Gov. Blanco’s fight with ocular melanoma brings attention to rare disease

Death of former La. governor brings more attention to ocular melanoma

BATON ROUGE, La. (WAFB) - During Governor Kathleen Blanco’s address to the graduates of the University of Louisiana at Lafayette in December of 2017, she said she was praying for a miracle.

“There’s no known cure for my illness,” Blanco said. “I am enduring some interesting treatments on a liver that lives in a body that is otherwise healthy and strong and my mind is still very clear, so of course like every person with something dreadful that they’re dealing with, a cancer or heart disease that’s putting their life in the balance, I’m praying for a miracle.”

That miracle never came for Blanco, but Dr. Vince Cataldo, an oncologist at the Mary Bird Perkins Our Lady of the Lake Cancer Center, says her high-profile case has brought much needed attention to a disease many don’t know about.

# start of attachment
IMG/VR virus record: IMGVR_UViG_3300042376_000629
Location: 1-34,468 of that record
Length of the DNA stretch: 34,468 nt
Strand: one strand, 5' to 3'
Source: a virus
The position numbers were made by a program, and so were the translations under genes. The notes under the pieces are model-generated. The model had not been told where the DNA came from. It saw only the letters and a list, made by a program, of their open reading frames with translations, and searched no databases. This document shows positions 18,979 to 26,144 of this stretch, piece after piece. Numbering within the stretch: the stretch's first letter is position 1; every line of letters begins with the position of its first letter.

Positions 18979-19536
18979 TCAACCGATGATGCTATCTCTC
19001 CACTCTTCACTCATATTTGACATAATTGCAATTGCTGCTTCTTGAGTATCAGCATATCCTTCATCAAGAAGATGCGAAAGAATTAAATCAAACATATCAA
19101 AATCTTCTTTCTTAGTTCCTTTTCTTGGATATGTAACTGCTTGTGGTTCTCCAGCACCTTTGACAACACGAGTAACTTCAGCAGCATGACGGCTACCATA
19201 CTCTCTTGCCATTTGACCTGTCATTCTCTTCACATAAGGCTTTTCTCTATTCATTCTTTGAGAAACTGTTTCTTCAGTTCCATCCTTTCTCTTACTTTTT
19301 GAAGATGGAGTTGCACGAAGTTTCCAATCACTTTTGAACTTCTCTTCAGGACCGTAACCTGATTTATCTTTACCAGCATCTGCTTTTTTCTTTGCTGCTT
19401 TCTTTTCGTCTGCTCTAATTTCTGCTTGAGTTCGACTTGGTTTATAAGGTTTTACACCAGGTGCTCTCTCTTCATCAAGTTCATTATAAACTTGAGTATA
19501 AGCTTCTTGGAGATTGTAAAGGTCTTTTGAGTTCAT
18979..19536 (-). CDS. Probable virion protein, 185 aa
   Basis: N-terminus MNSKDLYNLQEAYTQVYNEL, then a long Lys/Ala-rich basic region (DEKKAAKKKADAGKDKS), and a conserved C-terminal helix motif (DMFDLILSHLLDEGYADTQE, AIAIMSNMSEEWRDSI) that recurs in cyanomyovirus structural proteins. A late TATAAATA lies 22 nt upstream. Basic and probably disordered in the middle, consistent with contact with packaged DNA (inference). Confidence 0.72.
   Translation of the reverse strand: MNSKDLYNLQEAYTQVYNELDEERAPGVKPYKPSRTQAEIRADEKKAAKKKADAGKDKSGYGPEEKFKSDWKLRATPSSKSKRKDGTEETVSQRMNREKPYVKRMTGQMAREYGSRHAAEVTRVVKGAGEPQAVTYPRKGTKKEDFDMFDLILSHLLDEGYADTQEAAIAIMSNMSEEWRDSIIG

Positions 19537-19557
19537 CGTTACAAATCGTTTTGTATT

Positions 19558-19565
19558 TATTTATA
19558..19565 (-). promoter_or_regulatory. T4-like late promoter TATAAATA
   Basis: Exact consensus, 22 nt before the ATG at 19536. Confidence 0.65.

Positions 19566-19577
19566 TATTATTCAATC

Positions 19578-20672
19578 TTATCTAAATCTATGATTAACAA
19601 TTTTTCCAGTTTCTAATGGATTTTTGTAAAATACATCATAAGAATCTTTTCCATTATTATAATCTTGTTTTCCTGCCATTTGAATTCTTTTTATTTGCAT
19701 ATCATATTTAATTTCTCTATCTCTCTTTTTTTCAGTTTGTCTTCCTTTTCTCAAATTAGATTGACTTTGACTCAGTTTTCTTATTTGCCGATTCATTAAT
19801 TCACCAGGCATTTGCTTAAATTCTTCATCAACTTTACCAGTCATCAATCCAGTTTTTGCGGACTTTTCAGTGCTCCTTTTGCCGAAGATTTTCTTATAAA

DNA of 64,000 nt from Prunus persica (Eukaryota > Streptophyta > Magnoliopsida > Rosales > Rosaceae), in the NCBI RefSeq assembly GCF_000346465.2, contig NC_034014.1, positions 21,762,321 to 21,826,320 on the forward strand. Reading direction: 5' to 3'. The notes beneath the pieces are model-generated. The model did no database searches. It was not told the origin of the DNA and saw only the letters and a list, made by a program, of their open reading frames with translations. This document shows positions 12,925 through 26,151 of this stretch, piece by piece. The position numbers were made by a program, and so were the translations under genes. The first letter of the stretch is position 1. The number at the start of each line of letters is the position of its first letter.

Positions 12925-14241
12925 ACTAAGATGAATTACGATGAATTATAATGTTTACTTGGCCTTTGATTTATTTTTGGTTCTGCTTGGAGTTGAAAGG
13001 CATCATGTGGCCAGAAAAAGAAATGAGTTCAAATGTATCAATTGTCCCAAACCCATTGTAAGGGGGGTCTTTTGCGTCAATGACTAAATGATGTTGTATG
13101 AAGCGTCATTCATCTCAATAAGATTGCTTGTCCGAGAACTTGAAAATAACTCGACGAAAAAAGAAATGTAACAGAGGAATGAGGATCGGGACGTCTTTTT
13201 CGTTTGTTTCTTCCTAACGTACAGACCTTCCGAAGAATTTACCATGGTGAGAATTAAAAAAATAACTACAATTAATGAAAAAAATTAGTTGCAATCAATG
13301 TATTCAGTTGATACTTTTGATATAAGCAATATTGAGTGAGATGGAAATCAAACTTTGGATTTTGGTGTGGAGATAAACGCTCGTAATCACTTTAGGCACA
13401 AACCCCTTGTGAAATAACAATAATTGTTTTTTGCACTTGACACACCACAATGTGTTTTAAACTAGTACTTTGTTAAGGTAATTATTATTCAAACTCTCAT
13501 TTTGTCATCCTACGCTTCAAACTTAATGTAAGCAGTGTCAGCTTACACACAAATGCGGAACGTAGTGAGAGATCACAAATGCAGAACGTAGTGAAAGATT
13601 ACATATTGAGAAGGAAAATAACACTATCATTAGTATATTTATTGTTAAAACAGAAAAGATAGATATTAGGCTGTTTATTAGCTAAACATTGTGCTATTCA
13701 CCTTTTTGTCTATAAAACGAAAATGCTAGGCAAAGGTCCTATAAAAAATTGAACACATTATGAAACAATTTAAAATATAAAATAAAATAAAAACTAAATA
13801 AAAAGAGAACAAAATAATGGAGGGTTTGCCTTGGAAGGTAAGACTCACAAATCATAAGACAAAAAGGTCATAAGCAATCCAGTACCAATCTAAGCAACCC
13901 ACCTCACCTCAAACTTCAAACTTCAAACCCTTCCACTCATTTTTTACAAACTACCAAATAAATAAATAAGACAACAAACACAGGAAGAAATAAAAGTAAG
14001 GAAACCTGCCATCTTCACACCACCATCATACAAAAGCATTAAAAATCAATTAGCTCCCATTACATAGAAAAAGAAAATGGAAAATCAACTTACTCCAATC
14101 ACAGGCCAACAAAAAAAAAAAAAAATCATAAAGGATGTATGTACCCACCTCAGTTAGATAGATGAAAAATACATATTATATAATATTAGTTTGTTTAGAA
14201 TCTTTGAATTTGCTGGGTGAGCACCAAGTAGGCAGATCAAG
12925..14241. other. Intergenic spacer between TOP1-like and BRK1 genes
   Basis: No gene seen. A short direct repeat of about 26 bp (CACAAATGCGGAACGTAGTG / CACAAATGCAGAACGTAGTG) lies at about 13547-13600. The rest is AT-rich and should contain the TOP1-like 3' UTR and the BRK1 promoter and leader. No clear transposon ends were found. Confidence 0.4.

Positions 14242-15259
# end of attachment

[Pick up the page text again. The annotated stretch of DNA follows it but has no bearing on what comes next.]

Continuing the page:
RELATED: Louisiana’s first female governor Kathleen Babineaux Blanco dies at 76

“We’re talking about melanoma of the skin having at least 100,000 cases of new melanoma of the skin every year, whereas melanoma of the eye, this is a disease that affects only about 1,000 patients a year,” Dr. Cataldo said.

He says this type of cancer primarily forms in the back of the eye and the risks are similar to that of melanoma of the skin.

"Exposure to UV light is known to be a risk factor for the development of uveal melanoma, just like exposure of UV light is a risk factor for the development of skin melanoma,” he said.

About half of those diagnosed can be treated with radiation but, as with Gov. Blanco, the other half of patients will typically see it spread to the liver.

“Once the disease spreads to the liver, it’s an especially poor prognosis disease, with a life expectancy that is exceedingly short," Dr. Cataldo said.

There are no screenings or cures for this type of cancer, which is why Dr. Cataldo says it’s important to pay attention to your body.

“The importance is bringing new changes to the attention of your physician if there’s new changes in vision or especially you develop eye pain,” he said.

Those that are most susceptible are people with fair complexion, light colored eyes, and those who are exposed to UV light. Cataldo says using eye protection, such as sunglasses, is best.

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